...ninja'd ofc, originally wrote this into Nimbals post.
@ Dani - mostly agree.
@ Scio - that works for now, but it won't be enough if that's all we're going to do.  We need cells to be able to excrete compounds as a minimum.  Whether they do that for osmosis, active pumping of waste products, or production of agents, we need to be able to do roughly the same thing for the fluid simulation - calculate the rate at which agents/compounds are placed/absorbed in each fluid grid cell according to the presence of a cell and its contents.

This post is really rather rushed, but some of it needs to be mentioned before this discussion goes on.  If you need me to clarify anything I'll try and do so tonight.

EDIT - and I just noticed the new posts in the fluid dynamics thread, which cover atleast some of what i posted here, sorry.


Last edited by Seregon on Tue Jun 18, 2013 12:47 pm; edited 1 time in total
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Nimbal
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PostSubject: Re: Building Microbe Stage   Tue Jun 18, 2013 12:31 pm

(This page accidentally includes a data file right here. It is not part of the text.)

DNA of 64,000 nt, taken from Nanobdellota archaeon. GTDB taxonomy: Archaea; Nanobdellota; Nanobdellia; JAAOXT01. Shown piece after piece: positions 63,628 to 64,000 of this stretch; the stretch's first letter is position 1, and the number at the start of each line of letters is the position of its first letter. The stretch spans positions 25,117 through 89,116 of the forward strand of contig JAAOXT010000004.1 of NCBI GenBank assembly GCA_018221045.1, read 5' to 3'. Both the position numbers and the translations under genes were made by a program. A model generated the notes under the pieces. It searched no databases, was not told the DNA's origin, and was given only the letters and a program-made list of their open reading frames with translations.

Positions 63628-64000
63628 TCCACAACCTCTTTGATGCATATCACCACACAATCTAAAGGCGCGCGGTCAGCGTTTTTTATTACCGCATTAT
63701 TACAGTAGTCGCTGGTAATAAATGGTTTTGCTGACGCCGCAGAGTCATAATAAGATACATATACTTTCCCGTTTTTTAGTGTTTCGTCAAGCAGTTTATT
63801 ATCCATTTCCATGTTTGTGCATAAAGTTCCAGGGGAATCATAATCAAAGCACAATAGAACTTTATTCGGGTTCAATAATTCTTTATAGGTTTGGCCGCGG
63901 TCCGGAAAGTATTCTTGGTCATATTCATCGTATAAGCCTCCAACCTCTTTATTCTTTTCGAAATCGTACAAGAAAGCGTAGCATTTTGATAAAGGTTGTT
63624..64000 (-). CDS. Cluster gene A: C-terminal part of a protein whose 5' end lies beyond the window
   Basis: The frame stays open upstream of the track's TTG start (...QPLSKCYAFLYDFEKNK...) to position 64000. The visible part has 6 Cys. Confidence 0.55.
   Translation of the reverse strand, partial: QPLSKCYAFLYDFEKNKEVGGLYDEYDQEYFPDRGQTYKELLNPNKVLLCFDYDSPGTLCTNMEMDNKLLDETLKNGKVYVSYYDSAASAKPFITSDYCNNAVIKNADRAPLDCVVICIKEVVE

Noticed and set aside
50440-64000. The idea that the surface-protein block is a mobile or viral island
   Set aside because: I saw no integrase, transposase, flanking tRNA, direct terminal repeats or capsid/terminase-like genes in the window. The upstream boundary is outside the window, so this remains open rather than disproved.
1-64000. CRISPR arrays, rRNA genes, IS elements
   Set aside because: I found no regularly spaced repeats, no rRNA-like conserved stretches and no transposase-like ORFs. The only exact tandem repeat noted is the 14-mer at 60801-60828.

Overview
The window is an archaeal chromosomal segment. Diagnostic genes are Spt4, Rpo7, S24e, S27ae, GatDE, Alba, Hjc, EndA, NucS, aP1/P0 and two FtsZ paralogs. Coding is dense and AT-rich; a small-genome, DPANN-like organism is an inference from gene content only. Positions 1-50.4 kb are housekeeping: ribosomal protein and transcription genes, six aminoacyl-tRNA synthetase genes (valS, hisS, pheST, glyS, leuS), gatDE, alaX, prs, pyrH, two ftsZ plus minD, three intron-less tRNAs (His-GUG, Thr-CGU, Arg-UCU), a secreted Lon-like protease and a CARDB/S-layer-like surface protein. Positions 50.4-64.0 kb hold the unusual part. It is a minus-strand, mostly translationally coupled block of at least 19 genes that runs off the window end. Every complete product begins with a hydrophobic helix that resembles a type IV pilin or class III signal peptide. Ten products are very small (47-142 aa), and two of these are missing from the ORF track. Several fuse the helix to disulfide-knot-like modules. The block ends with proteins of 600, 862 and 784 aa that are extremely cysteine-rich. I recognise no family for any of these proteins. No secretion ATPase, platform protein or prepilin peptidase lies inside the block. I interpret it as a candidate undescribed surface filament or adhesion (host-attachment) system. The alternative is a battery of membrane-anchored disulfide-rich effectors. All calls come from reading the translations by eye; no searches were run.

By all means, I didn't want to discourage the osmosis idea. It just needs a lot more work until it's ready for implementation.

Nimbal wrote:

Also, don't worry about the specific method for fluid simulation here
As an amendment: just assume that you can query the density and velocity of a given fluid at any point, or the average of those values in a given area. Whatever simulation method we end up using, that's the minimum it should be able to do. And I don't know any method that can't do that.
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PostSubject: Re: Building Microbe Stage   Mon Jun 24, 2013 4:11 am

I would just like to ask, I never saw anywhere how the effects of the agents you produce will be decided. Will it be procedural? Customizable? Will the effects of the agents you secrete evolve as you do? If it does evolve, is it independent of you or do you control its progression?